Will 2018 finally be the year that Wellbeing and the Health element of Health & Safety breakthrough into the mainstream debate within FM and the built environment.
One could argue that there is a lot of talk about wellbeing, but generally focusses on what happens in our clients’ workplaces. We need to look at the business of FM. For as an industry that prides itself on maintaining and operating assets in their peak condition to ensure optimum performance we have maybe been slow to realise the necessity to also use that expertise on our human capital.
We know what happens to our physical assets if we run them above their peak capacity for long periods of time. If we don’t have a dedicated and planned maintenance regime then failure is inevitable. However, the obvious link to managing our people seems far more difficult to grasp.
The headline breakthrough in 2017 was in removing the taboo around mental health. Princes Harry and William openly talked about their own struggles and this was followed by high profile celebrities from Sport, TV and Film. In our own sector we had Owen Gower bravely posting his experiences on LinkedIn which brought the debate on mental health closer to home and more so because it was delivered by ‘one of our own’.
Statistics tell us that one in four of us will be experiencing a mental health problem at any one time. Worse, nine in ten people coping with mental health problems have faced negative treatment from others as a result. The physical human toll is too high, but it is estimated that 70-million work days are lost due to mental health in the UK every year: one in seven of those being directly caused by a person’s work or working conditions.
Absence is only part of the story, research by the Sainsbury Centre for mental health suggests that ‘Presenteeism’ accounts for 1.5 times as much working time lost as absenteeism and costs more to employers because it is more common among higher-paid staff
Initiatives like ‘Time to Change’ looks to raise awareness of mental health issues with support from central Government and charities such as Mind and Rethink Mental illness. The ‘Time to Change’ initiative calls for wellbeing champions who can challenge stigma in their communities by running activities and events where they speak about their experience and pass on knowledge.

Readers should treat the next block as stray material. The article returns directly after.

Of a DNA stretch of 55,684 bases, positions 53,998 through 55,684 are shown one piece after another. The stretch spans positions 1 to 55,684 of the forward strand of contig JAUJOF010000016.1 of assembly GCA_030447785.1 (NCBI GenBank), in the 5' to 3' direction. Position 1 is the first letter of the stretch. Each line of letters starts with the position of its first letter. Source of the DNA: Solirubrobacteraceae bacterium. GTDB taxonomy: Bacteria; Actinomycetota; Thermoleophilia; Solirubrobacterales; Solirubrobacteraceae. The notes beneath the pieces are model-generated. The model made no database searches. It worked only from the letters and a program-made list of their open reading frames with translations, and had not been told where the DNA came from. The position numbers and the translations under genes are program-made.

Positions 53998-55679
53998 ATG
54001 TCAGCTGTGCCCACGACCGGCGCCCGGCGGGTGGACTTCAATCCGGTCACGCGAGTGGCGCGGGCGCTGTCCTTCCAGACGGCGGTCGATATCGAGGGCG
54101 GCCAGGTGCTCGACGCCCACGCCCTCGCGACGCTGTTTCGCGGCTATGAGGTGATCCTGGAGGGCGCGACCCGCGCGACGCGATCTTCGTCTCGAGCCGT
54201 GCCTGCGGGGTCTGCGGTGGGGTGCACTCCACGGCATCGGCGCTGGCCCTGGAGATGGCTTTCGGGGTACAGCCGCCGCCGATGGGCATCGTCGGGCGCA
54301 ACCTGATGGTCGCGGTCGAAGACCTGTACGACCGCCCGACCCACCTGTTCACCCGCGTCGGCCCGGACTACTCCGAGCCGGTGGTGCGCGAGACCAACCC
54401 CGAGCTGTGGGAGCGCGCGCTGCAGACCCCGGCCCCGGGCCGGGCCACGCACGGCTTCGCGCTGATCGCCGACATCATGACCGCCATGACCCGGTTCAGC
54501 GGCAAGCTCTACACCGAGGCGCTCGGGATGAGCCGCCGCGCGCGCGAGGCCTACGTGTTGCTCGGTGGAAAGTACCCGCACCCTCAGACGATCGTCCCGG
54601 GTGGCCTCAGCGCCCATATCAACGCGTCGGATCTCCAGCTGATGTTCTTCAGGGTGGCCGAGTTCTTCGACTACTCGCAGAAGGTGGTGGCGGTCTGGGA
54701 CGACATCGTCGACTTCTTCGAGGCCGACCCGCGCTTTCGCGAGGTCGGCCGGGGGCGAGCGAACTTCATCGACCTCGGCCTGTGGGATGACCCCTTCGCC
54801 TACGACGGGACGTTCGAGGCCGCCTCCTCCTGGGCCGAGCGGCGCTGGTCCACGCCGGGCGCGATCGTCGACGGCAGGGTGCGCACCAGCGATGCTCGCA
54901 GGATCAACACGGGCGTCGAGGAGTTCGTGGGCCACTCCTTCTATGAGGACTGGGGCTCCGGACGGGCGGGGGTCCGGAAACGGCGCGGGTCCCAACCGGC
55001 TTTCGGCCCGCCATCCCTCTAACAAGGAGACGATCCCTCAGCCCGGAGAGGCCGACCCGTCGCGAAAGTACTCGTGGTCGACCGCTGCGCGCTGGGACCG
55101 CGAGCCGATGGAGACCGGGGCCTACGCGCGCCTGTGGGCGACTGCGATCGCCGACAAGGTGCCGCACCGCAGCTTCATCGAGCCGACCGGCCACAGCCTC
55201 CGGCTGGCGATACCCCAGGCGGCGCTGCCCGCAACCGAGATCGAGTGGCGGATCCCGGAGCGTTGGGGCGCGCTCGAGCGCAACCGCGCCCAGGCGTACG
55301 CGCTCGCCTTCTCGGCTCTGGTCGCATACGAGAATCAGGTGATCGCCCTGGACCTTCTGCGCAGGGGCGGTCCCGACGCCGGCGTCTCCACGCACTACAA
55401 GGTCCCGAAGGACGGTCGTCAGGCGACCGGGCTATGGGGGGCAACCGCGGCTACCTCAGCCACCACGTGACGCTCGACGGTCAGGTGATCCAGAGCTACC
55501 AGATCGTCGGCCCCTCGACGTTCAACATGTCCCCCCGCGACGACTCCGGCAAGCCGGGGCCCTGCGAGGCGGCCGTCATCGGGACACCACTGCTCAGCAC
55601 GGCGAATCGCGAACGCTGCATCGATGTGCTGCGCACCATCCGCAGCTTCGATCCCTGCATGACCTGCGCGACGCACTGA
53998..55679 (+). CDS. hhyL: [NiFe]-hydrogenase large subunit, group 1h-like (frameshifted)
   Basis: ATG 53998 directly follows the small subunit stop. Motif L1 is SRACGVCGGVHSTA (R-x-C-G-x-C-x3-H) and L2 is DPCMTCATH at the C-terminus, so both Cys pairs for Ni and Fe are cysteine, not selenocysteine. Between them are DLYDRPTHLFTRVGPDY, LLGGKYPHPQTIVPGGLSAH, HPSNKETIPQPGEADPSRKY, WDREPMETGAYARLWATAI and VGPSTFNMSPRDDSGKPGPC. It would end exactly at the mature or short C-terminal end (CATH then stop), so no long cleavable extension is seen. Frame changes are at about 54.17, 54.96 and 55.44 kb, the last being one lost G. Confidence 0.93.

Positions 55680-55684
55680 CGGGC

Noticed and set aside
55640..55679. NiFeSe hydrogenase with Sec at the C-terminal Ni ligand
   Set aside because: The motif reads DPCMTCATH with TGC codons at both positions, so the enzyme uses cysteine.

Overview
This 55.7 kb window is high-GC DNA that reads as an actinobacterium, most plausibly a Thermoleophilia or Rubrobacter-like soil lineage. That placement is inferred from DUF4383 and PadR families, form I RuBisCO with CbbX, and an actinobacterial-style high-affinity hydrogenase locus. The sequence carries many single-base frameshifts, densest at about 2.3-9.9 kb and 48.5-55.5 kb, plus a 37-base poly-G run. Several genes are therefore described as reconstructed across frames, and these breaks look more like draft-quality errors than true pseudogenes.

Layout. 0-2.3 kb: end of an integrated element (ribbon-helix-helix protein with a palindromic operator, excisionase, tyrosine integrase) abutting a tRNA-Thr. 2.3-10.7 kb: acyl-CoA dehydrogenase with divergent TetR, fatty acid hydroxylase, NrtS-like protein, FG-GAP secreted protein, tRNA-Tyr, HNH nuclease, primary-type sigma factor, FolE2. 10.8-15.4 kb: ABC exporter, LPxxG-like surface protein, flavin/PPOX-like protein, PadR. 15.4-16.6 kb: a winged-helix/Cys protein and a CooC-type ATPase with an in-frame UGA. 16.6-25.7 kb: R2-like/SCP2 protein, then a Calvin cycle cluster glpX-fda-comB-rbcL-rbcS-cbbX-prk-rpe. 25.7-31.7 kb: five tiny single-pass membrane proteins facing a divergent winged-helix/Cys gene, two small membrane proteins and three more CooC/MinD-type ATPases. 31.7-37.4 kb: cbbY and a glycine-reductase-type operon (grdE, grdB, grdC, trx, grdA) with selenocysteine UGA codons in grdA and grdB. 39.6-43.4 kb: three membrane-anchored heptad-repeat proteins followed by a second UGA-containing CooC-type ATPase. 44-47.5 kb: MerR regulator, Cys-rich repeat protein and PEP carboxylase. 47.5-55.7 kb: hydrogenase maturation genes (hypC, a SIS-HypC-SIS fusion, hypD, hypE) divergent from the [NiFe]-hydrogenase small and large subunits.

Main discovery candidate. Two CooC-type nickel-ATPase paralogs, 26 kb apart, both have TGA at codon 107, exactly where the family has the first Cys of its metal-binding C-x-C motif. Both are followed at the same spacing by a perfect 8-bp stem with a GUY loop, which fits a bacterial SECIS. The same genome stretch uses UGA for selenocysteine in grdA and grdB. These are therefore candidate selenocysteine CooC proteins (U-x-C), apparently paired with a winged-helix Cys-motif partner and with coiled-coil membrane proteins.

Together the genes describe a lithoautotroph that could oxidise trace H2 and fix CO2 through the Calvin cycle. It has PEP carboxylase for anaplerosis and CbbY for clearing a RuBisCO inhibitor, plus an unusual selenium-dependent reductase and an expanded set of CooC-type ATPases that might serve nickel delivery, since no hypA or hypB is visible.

The wellbeing challenge though is a fantastic opportunity for anyone that works within FM and the built environment to influence and change thinking. We will all need to improve the way we manage and support our own teams in terms of process and systems, but it is in the physical environment that we need to take the lead. Perhaps we need to rethink our priorities?
It would be easy to talk generically about how FM can support the wider ‘workplace’ debate, but let’s look at how we deal with our own employees first. How expert are we in managing the health and wellbeing of our own teams? We are a crucial support industry employing people to look after key assets often on a 24-hr basis, we work to strict protocols, we have stringent compliancy targets and we frequently work to multiple performance mechanisms. The management teams in our businesses have targets and objectives to achieve and we all work in an incredibly competitive environment.
Supporting our teams, setting stretching but achievable targets, being clear about responsibilities is a good place to start. The necessity to have regular one to ones at every level where discussions about wellbeing can be aired with ease are an obvious next step. The physical environment within which our teams operate and ensuring everyone feels safe and respected at work and has the right tools to do their jobs should complete the set.
Wellbeing is not just a discussion for us to be having with our customers. It is about our own people. Demonstrating that concern, having the discussion and improving the physical, practical and emotional support for our own teams should be a showcase for how we could support our customers in delivering their own improvements.